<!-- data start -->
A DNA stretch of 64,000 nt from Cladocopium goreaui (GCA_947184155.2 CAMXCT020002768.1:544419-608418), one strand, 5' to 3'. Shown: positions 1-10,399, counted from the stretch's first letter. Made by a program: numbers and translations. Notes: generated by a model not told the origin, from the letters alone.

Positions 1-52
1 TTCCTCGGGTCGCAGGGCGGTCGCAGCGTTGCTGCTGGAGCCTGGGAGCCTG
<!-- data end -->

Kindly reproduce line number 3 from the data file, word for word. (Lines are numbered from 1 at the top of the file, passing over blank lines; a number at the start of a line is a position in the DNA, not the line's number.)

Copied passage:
1 TTCCTCGGGTCGCAGGGCGGTCGCAGCGTTGCTGCTGGAGCCTGGGAGCCTG